GL: In your writings for the Liverpool Evidence Locker project you’re talking about the city of L. Everyone will understand you mean Liverpool. Why have you chosen to use an abbreviation? Liverpool is not an average city. It’s quite an extreme and exceptional case, in terms of its history, decline and attempts to revitalize urban life. What’s special about the Liverpool surveillance culture?

JM: Using ‘L’ was not really meant to mask the city’s identity; it was rather a way to place this identity as secondary, or less important. This question reminds me of the first in that both CCTV and Liverpool have their own histories and connotations that are so loaded with preconceived images and critiques that those suppositions come before the story I want to put forth. When I speak of CCTV or surveillance in relation to this piece, or those previous, I try to use analogous terms that are slightly less recognizable: such as spelling it out as “closed circuit video”, or in the book “the camera” or “you” to replace those watching through them. I want to get beyond presumptions of the system, or the city, so that the qualities or details that get less attention-–that, for me, truly make them up- can be for-fronted.
What is special about Liverpool’s system is the criteria it is run by-the 31 day period of holding footage, the laws of the Data Protection Act 1998 (a British act), and the fact of it being so new (the system on this scale is one year old). Some activists based in Liverpool remark that the cameras are symbols of hygienic space, in which “unwanteds” are targeted and removed; or as marketing signs to businesses and consumers that the city is now watched and thus safer. While I may agree with these ideas, the debates around them run parallel to my own questions and desires. I was more concerned with the size of the system and how the presence of so many cameras turned the city into a movie set with 242 cameramen.

GL: For Evidence Locker you have chosen to take up the role as the red-dressed heroine, the seductive female dandy that strolls through anonymous metropolitan areas. In this way the story of urban surveillance systems so to say steps back and becomes an instrument in YOUR story. What does this reversal of functions means to you, compared to the viewers of the installation?

JM: The desire to bring abstract concepts or technologies toward myself in order to understand them intimately is a constant within my work. Liverpool’s CCTV system is extensive, based on complicated legal structures and anonymous as public video surveillance. To come to know it, I needed to use it, to add myself into its equation. I recognized the system’s potential to extend beyond its prescribed intentions. For me, this potential was romantic: I could be embedded into the city’s memory for seven years; the city could be my stage; I could perform and be watched. If what I created was not my story, but someone else’s or that of an invented character, I would not have been able to feel it in the same way. Only by being watched, and influencing how I was watched, could I touch the system and become vulnerable to it.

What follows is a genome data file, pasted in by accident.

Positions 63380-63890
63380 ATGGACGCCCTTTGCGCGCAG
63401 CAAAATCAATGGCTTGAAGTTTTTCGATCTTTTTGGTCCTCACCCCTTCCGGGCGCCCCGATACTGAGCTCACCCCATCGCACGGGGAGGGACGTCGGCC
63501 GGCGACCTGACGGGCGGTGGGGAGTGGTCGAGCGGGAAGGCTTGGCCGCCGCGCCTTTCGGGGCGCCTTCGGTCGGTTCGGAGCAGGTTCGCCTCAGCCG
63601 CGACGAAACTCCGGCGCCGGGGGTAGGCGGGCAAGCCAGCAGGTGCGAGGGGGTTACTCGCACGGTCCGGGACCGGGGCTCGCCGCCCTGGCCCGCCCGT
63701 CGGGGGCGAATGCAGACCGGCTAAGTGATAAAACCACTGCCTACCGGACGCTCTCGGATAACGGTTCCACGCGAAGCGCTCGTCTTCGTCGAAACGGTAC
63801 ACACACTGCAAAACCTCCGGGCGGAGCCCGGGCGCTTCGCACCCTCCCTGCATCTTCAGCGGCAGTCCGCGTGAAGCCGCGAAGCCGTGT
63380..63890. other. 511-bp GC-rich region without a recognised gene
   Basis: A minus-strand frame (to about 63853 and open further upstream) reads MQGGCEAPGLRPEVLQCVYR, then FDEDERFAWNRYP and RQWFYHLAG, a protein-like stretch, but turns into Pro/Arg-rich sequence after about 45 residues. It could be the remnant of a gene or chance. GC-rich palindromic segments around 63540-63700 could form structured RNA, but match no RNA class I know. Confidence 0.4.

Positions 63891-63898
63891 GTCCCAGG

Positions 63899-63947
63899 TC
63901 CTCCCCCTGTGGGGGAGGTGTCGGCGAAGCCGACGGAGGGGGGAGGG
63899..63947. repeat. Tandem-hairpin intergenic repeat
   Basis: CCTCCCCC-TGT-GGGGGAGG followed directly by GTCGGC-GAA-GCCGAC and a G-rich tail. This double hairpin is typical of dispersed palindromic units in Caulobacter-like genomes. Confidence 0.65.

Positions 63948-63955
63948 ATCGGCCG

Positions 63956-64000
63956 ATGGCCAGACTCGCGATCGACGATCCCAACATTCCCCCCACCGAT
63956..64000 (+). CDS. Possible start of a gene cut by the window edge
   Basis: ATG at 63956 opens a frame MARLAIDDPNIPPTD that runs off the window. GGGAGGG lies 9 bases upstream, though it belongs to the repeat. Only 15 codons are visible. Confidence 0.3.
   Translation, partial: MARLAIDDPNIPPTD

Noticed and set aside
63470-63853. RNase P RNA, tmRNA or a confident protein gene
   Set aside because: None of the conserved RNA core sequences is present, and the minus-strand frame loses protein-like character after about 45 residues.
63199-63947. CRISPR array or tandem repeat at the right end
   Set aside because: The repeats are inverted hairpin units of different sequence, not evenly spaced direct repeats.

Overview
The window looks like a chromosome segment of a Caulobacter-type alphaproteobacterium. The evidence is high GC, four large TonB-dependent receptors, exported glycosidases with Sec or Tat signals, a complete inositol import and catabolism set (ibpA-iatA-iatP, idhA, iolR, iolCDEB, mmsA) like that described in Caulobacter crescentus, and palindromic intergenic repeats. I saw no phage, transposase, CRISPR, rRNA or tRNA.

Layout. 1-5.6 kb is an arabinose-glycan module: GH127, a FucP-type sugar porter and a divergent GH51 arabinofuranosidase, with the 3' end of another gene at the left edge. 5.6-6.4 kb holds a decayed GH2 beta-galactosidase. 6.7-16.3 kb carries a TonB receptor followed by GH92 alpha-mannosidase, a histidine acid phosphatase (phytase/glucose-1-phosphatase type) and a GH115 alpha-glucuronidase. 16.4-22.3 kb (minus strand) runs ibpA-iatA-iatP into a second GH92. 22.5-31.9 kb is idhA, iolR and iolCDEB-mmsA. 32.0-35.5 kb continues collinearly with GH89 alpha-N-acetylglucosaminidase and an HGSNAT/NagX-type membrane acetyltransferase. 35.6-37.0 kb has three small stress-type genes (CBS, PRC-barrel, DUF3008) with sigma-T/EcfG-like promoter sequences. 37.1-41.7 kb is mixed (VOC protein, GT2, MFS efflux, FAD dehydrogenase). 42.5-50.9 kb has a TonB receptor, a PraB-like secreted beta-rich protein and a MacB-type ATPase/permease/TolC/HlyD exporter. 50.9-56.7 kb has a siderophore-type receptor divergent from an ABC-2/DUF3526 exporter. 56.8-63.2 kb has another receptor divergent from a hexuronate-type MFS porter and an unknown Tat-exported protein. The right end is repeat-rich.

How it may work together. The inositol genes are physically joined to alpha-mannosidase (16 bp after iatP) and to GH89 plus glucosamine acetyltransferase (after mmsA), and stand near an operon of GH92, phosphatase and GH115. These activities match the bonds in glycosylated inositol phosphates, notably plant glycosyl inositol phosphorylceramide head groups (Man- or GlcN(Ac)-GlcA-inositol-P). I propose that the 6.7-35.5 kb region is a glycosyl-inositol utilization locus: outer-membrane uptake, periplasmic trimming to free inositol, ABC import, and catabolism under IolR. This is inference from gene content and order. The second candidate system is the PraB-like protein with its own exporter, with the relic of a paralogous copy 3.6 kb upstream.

I designed the two installations, Evidence Locker at Tate and Retrieval Room at FACT, in a way to bring the viewer along my journey, along a loose narrative path. At Tate you enter a controlled space, like that of the secret CCTV station, and at FACT you ‘remember’ the experience through retrieved footage and my letters.
The viewer approaches the work as a ‘third party witness’: He or she watches me being watched. I imagine some viewers identify with the controller and some identify with me. I am an individual of the public under view, one who has been singled out. Some people find this position scary and others find it desirable. I found it to be the latter.

GL: Late 2002, during the festival in Amsterdam you have already done a work that involved police security cameras. Was it really different to work with the Amsterdam police department?

JM: It was very different, but this difference reflects my approach. With System Azure, I transformed myself from an artist to a businessperson in order to be seen by the police. My intention, in either case, remained the same; this transformation was necessary for them to hear me. I was curious to explore how those in authority related to their cameras- as ornaments or as serious tools of security. Once we established the cameras ability to act as architectural ornament for the police building, the negotiating space and the project itself became more theatrical. The deeper we got into the patterns and colors of the fake jewels, the farther we moved from the camera’s so-called intended function. It was this slippage that intrigued me; I questioned the representation of power verses the activity of power.
Working with the Liverpool police was more collaborative. I did not clearly state my position in terms of career, rather my interest in using the system. The work was not about representation, but about function. I wanted to expand the function of the system- a function that was latent within it- and I needed them to work with me.